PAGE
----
'Atlanta' Writer Stefani Robinson Wishes She Wasn't the Only Woman in the Writers' Room

'Atlanta' writer Stefani Robinson speaks about being the only woman in the writer's room: "It's a really bittersweet thing."

FX's Atlanta is widely celebrated for being a unique lens into black culture, as it follows three black men living in the A. But several people have also criticized its portrayal of black women.

In one episode, "Champagne Papi," the show falls into the angry black woman stereotype as a dark-skinned woman ferociously eyes a black man and his white girlfriend. Another woman, who is dark-skinned and one of the only plus-sized women seen in the show thus far, gets caught trying to sneak into Drake's New Year's Eve party and is physically removed from the scene. Other people have also advocated for Zazie Beetz's Van to have more screen time.

Unfortunately for Stefani Robinson, who's the only woman in Atlanta's writers' room, the brunt of the criticism often solely goes to her, whether or not the 25-year-old wrote the script or not. ("Champagne Papi" was written by Ibra Ake.) 

"I just see my name get thrown around, like, 'Well she’s the only one, so she’s responsible. Is that how she thinks of all women?' I become the lightning rod for the females' perspective," explained Robinson in an interview with The Wrap. "I’m just one person, and I’m here, and it’s a different perspective and I’m championing this and I’m happy to be in this space. But I think when you are the only one of anything you are suddenly the voice for everyone. And it’s such a hard place to be in and, I think, not a fair place to be in. There need to be more women everywhere, to be honest."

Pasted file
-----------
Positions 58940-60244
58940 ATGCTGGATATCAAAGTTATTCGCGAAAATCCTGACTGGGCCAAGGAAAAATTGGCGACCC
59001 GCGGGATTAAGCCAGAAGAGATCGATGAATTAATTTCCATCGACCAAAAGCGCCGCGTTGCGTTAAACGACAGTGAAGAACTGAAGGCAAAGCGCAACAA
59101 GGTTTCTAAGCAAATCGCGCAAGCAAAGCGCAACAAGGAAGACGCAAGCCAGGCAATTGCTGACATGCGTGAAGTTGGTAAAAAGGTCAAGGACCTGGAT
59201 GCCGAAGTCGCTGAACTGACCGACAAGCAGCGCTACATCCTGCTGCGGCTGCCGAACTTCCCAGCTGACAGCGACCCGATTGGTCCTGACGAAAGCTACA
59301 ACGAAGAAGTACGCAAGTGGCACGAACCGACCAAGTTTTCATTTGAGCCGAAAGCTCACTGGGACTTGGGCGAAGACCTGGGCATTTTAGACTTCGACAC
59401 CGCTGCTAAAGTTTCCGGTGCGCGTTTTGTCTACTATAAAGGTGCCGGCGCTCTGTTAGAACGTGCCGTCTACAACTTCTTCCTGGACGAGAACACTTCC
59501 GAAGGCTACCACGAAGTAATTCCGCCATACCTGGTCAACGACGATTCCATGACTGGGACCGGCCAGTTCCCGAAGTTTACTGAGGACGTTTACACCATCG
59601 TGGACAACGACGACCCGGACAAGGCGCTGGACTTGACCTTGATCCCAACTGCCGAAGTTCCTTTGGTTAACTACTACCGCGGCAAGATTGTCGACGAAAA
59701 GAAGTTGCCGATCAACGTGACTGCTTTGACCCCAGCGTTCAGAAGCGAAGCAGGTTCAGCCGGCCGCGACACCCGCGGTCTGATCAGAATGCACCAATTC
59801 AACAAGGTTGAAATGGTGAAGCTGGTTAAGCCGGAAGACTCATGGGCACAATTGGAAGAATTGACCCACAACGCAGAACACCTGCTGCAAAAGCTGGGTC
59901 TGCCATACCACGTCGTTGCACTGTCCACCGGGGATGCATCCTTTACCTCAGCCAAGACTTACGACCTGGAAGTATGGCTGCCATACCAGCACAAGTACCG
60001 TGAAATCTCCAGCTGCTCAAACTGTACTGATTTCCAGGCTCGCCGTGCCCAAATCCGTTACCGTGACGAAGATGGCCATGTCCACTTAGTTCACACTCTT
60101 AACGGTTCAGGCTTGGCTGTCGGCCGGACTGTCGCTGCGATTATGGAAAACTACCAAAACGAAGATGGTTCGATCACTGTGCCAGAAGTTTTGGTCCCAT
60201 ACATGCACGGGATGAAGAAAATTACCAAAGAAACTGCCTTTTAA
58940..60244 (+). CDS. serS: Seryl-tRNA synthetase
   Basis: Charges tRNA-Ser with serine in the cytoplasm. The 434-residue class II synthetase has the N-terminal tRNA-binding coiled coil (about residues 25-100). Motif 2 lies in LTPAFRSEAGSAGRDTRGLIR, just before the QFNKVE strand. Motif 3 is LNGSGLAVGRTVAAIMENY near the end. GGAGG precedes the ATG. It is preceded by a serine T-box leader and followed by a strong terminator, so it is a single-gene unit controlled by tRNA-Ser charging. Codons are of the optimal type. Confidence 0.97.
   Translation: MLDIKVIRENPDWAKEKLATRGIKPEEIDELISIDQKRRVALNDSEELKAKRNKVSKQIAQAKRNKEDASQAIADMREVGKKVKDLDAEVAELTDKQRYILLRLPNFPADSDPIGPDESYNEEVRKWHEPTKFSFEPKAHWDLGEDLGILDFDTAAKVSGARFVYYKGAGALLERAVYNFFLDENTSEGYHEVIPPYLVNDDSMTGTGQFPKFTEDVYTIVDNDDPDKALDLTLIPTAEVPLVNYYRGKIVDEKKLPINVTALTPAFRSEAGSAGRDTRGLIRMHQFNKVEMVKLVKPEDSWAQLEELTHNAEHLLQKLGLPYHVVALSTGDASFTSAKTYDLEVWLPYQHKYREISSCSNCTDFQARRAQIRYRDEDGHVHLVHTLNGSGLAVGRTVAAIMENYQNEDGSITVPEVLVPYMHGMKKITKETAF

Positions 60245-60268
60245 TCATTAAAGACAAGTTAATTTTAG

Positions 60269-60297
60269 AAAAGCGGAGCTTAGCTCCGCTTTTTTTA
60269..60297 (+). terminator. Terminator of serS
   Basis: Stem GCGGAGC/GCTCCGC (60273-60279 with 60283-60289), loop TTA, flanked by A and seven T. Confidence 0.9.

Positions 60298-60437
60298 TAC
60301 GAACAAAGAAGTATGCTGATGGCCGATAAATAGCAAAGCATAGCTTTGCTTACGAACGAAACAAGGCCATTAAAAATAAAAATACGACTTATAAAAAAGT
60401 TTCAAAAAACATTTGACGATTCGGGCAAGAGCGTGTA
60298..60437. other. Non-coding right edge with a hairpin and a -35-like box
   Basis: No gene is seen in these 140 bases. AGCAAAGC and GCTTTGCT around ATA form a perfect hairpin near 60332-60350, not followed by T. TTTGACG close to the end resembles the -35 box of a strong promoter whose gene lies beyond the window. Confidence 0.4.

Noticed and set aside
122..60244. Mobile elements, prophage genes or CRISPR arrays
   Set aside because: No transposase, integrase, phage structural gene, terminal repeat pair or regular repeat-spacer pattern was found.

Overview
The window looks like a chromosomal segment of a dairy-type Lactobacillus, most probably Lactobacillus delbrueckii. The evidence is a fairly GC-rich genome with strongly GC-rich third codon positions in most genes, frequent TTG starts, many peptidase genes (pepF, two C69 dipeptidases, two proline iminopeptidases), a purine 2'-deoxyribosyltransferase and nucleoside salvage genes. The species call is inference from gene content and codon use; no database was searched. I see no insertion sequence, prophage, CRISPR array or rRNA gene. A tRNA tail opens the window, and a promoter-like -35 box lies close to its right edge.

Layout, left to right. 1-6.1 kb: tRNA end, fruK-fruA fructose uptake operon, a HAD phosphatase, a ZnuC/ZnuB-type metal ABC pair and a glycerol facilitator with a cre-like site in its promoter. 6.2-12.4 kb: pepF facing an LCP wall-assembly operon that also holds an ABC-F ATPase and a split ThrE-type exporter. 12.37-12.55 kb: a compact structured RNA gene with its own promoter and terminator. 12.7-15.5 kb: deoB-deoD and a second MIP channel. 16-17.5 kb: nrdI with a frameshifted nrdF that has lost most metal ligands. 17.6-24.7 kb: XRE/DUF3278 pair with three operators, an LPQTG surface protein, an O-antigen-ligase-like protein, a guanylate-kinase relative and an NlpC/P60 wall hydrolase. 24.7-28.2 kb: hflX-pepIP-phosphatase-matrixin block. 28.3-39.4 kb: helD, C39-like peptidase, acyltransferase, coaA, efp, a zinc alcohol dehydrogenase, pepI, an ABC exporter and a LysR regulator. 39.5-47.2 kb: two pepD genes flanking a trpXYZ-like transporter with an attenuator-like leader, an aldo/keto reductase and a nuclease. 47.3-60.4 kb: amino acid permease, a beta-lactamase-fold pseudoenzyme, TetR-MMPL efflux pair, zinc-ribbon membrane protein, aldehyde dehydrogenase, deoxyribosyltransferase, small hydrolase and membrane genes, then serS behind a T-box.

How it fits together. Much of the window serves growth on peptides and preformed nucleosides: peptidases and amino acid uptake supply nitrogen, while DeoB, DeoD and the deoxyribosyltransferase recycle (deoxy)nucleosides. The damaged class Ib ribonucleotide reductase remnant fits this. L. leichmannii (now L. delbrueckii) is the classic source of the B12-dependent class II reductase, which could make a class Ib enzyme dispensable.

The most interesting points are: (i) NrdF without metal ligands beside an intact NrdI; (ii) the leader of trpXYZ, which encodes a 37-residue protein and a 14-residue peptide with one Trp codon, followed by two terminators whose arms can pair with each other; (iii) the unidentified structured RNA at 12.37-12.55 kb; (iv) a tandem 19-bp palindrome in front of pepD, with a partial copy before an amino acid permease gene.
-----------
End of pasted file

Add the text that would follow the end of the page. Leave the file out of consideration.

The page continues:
But that doesn't mean she isn't grateful to be where she is. She just wants opportunities for more women to contribute to the Donald Glover–created show.

"It’s a really bittersweet thing, I think," she said. "I’m so happy to be the woman in the space, because I think that it’s so rare in Hollywood for a woman, especially a woman of color, to exist in these spaces. So on the one hand, I’m grateful and I think it’s so important and I feel so blessed. But on the other hand, you always wish there was more than one."

In an essay for Vice, Robinson stated her goal at FX is "to do stuff that hasn't been done before, or done from the voice of a 25-year-old black woman." She might just get her wish. Last year, Robinson inked an exclusive production deal with FX Productions, where she'll be able to create her own TV series for the network. If we'd have to guess, we imagine the writers' room will be full of black women when it happens.

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